Opinion from a Libertarian ViewPoint

Here Is The Real Reason The Fed Restarted QE | Zero Hedge

Posted by M. C. on October 20, 2019

I don’t pretend to understand all this but it appears to me it didn’t help the first couple times.

In the past month, a feud has erupted in the financial media and across capital markets between defenders of the Fed, who praise the return of its unprecedented easing in the form of $60BN in monthly T-Bill purchases, by refusing to call it by its real name, and instead the Fed’s fanclub calls it “not QE” (just so it doesn’t appear that ten years after the Fed first launched QE, we are back to square one), and those who happen to be intellectually honest, and call the largest permanent expansion in the Fed’s balance sheet, meant to ease financial conditions and boost liquidity across the financial sector, for what it is: QE.

It is this same “not QE” that has boosted the Fed’s balance sheet by $200BN in one month, the fastest rate of increase since the financial crisis.

Yet while the Fed’s desire to purchase Bills instead of coupon Treasuries was dictated by its superficial desire to distinguish the current “Not QE” from previous “True QEs”, even though both tends to inject the same amount of liquidity into the system, which as a reminder is what the Fed’s bailout role in the past 11 years has all been about, and only true Fed sycophants are unable to call a spade a spade, the Fed’s choice raises a rather thorny question of where the Fed will source those T-bills, because as JPMorgan calculates, the net supply of Bills in 4Q19 and 1Q20 is around $115-$130bn while JPM’s economists estimate that at least $200-$250bn of purchases could be required to return reserves to around $1.5tr where they were in early September this year.

That means the Fed might need to source purchases from money-market funds and foreign central banks – which paradoxically would serve to further drain liquidity out of the system. As such, given the limited alternatives, JPM’s Nikolas Panagirtzoglou believes that the Fed may be reluctant to do so and if they do, some may chose to leave cash in the Fed’s ON RRP facility which would represent a drain on reserves and make T-bills a less efficient vehicle for reserve creation.

Another key question: what if just returning to the previous reserve baseline is not sufficient, and the Fed needs to return reserves to a higher level than $1.5tr? Indeed, with close to $200bn of reserves injected via overnight and term repos for much of this week…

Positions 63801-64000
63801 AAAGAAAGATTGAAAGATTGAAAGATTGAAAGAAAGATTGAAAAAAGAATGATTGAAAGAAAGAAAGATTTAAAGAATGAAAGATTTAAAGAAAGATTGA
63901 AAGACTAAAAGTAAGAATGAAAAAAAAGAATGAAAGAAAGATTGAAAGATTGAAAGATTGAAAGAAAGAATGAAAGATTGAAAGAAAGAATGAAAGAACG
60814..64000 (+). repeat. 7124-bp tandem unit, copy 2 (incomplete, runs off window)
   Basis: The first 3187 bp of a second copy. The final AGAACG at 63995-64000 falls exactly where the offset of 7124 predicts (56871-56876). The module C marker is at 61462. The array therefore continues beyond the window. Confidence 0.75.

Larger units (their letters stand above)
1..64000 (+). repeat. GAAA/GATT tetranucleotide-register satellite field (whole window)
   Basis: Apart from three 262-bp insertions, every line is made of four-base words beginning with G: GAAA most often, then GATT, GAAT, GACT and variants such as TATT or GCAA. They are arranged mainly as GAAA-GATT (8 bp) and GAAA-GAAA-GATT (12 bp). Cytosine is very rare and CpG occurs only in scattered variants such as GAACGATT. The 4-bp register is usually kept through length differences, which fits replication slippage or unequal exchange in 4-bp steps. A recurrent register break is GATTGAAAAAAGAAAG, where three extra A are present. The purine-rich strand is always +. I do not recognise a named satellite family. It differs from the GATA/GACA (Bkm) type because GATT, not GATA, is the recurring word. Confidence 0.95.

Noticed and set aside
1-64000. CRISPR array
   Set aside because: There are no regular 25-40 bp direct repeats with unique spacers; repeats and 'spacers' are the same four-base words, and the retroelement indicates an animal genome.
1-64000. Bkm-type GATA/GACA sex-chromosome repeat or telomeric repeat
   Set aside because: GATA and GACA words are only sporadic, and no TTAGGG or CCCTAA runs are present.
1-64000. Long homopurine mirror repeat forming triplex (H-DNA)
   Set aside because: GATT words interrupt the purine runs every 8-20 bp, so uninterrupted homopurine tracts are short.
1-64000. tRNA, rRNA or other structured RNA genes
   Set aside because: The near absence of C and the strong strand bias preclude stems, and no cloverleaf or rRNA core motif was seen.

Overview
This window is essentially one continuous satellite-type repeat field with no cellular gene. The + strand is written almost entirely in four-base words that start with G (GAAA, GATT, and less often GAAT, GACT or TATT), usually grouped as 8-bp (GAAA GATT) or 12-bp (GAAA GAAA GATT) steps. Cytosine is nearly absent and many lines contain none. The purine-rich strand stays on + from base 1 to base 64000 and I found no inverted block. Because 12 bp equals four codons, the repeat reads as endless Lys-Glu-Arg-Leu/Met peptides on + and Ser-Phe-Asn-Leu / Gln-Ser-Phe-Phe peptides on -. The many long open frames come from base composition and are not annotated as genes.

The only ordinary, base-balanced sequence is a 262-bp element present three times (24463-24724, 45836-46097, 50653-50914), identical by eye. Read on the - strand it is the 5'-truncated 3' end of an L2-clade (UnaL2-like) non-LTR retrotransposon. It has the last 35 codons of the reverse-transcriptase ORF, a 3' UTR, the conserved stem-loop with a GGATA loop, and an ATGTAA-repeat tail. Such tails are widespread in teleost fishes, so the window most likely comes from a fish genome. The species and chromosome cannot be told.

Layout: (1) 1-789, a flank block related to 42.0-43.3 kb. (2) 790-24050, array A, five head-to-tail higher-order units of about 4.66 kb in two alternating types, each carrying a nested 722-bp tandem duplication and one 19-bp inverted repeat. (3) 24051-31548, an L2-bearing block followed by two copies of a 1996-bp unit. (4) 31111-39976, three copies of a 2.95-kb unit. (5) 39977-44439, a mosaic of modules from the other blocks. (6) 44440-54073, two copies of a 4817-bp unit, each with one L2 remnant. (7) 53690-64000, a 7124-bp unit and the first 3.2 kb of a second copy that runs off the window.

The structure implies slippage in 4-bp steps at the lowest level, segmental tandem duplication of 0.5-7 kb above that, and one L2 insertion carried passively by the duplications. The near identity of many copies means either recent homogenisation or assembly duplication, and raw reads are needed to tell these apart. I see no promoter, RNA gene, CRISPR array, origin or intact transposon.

… helping to return reserves to around $1.5tr on a temporary basis from less than $1.4tr in mid-September, money markets appear especially vulnerable to volatility.

Indeed, in a week when the Treasury’s General Account with the Fed increased by $60bn, depleting reserves, both Fed Funds and the broader OBFR rates median rates rose again to 10bp above IOER on Tuesday Oct 15th after having settled at around 3bp above IOER and at IOER respectively after the quarter-end hurdle had been cleared. And the SOFR median rate rose to 20bp above IOER after having settled at 2-5bp above IOER after the quarter-end effects had settled.

There is another reason why the Fed’s stated intention to only buy Bills will soon have to be adjusted to incorporate short-maturity (at first) Treasury bonds, and it has to do with the total open market purchases planned by the Fed. If the Fed would need to return reserves to a higher level, say to around the $1.7tr level in Dec 2018 when the 75th percentile of the Fed funds market began to persistently print above IOER, this could imply a further $200bn of purchases. JPM finds that “in principle” this could be completed in 2Q20 if the Fed were to sustain T-bill purchases at a pace of $60bn per month, which it set as the initial pace, but it would still imply a longer period of reserves being at a relatively tight level than if $1.5tr would be a sustainable level. But that would assume purchases at a continuous (rather than initial) pace of $60bn/m pace are sustainable, and ignores the prospect that purchases from MMFs and foreign central banks could prompt them leaving cash in the Fed’s ON RRP facility thereby draining some of the intended reserve injection.

Currently, close to $300bn of cash has been deposited with the Fed via the ON RRP facility, primarily by foreign RRP counterparties for whom the nearly $300bn is close to its recent highs. By contrast, other, largely domestic,  counterparties’ use of the ON RRP facility has collapsed to just $2bn, well below a high of nearly $450bn in late 2015, as institutions have a far more pressing needs for cash (liquidity) than collateral securities (“collateral shortage” was the big story in 2014-2017, just ask Zoltan Pozsar).

If T-bill purchases start to put upward pressure on ON RRP facility use, the Fed may eventually need to extend purchases to shorter-maturity Treasury bonds….

Be seeing you

Quantitative Easing….Forever! - Verified Tasks

Leave a Reply

Fill in your details below or click an icon to log in: Logo

You are commenting using your account. Log Out /  Change )

Google photo

You are commenting using your Google account. Log Out /  Change )

Twitter picture

You are commenting using your Twitter account. Log Out /  Change )

Facebook photo

You are commenting using your Facebook account. Log Out /  Change )

Connecting to %s

%d bloggers like this: